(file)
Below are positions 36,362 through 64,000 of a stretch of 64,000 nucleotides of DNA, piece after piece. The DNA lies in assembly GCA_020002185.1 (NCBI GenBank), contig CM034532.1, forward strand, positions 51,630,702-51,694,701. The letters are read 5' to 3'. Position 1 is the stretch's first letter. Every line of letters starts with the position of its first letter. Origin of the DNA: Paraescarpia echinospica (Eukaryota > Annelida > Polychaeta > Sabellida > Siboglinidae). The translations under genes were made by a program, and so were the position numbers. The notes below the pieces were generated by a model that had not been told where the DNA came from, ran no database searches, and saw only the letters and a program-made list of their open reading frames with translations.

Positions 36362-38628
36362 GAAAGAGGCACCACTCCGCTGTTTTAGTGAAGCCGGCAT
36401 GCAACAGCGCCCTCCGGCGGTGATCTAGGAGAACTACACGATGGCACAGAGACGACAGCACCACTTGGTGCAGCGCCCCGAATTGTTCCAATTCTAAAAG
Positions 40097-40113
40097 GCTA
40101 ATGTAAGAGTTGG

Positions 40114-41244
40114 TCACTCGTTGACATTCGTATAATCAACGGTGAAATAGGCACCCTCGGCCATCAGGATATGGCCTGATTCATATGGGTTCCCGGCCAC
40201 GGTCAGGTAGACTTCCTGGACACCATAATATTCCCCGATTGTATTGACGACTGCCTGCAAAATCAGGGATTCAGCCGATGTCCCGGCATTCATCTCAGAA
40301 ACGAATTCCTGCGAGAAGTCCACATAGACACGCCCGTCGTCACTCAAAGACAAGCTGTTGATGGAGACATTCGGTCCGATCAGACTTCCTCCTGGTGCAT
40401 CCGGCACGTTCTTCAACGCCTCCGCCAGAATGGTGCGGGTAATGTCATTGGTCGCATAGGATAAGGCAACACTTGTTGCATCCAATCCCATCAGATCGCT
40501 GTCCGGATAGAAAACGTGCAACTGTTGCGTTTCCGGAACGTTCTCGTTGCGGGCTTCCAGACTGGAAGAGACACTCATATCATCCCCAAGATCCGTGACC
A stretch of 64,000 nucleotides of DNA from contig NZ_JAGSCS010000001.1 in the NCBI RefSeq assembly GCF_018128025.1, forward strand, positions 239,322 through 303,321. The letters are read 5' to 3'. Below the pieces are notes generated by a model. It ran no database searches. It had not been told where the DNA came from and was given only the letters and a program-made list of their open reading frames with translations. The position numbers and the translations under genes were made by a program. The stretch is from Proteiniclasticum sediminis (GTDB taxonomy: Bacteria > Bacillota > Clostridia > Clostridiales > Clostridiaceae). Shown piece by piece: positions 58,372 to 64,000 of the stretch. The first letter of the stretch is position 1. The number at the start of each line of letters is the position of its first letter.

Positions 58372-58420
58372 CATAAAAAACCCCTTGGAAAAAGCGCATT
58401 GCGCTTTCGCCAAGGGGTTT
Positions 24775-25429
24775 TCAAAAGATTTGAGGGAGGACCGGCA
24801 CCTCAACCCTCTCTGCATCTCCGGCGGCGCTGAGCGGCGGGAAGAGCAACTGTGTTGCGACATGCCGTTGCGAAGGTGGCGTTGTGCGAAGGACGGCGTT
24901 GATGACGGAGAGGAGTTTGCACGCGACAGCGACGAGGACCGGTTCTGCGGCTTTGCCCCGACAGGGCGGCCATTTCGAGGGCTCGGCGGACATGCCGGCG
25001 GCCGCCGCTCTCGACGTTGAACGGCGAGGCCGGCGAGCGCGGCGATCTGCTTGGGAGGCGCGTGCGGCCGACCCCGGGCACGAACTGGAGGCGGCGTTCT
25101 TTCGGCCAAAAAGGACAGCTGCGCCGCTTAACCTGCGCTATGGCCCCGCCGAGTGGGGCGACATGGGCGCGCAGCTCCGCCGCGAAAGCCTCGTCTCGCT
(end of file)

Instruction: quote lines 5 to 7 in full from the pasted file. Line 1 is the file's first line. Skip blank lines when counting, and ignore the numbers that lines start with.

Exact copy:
Positions 40097-40113
40097 GCTA
40101 ATGTAAGAGTTGG